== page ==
Take a look at the latest report from IDC, “the Digital Universe Decade: are you ready?”, www.emc.com/digital_universe .
According to this report by 2020 we will have complete the shift from analogue to digital: by that time all the content being produced and exchanged will be digital, and that means 35 trillion on GB per year.
- last year despite the global recession, the Digital Universe set a record. It grew by 62% to nearly 800 EB (800,000,000,000 GB). That is like a stack of DVD reaching from the Earth to the Moon and back.
- In 2010, the Digital Universe will grow to almost 1.2 ZB (ZettaBytes), that is 1,200,000,000,000 GB
- By 2020, our Digital Universe will be 44 times as big as it was in 2009. Our stack of DVD would reach half way to Mars.
This tremendous increase in the amount of information begs some questions, like:
- How will we find the information we need when we need it?
- How will we know what information we need to keep and how will we keep it?
- How will we follow the growing number of government and industry rules about retaining records, tracking transactions and ensuring information privacy?
- How will we protect the information we need to protect?
The report provides several possible answers to these questions and you can refer to it to look at them.
However, the reason for my posting, in addition to share with you this very recent report on our Digital Universe, is to engage you in reflecting on how this growing Digital Universe is impacting on our capacity of learning and how can we change, if needed, our current learning paradigm.
It is not just the growth of the information that is begging the question about learning, it is also the different tools that we are making available that may change the way we learn and the goal of learning.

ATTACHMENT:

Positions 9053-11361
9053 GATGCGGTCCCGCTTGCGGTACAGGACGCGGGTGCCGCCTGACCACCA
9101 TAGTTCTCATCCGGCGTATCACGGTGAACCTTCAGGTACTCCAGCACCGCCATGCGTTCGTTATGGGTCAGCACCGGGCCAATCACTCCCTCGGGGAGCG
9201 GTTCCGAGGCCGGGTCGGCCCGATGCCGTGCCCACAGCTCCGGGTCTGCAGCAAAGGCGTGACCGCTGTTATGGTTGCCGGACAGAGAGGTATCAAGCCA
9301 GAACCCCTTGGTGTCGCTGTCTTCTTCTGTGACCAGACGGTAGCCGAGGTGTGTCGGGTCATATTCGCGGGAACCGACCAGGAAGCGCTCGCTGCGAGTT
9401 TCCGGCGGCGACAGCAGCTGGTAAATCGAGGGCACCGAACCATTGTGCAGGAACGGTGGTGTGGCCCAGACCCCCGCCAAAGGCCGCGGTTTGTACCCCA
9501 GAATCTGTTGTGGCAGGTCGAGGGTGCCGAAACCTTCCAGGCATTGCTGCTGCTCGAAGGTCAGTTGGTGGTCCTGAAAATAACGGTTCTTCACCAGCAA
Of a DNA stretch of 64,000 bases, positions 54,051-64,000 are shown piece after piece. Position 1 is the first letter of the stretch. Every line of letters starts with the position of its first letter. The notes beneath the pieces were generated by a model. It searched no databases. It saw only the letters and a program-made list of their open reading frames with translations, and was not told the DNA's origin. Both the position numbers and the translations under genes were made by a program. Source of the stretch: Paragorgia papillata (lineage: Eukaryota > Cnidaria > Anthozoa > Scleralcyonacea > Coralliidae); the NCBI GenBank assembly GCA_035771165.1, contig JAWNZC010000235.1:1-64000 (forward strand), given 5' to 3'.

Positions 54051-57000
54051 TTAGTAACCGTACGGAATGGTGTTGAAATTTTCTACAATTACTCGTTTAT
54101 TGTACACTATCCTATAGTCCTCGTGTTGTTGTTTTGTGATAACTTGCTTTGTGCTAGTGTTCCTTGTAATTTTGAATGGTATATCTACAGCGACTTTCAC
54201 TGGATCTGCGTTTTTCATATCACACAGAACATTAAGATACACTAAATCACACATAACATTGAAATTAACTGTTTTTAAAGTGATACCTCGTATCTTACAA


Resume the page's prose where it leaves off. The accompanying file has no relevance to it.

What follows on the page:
It is obvious that already today there is no chance anybody can learn whatever is out there. Besides, even assuming one can, by the time she had learnt everything that everything will be but a small part of the information available since every two years we are doubling the available information.
We are condemned to have an outdated knowledge.
Probably, in the future we will need to focus learning on the tools that allow us to make sense of available information, rather than trying to capture as much information as possible into our brains.
Yes, I can hear a multitude of teachers telling me that we are going to create a humanity that does not know how to make 2+2 since they will resort to typing 2+2 onto a keyboard and read the answer. Still this is what we already do. I remember long time ago learning to use the calculating ruler to make multiplications. Nowadays most people wouldn’t know how to use it but today all of us get much more precise results by using a calculator.
What about learning languages? Using Google you can get now a pretty understandable translation of any foreign language (far from perfect, I know, but in ten years time it will be …perfect) and in a few years we can expect to get real time translation of what we say and what we hear. Shall we invest time in learning another language? I would say yes, but I am a guy born in a different era.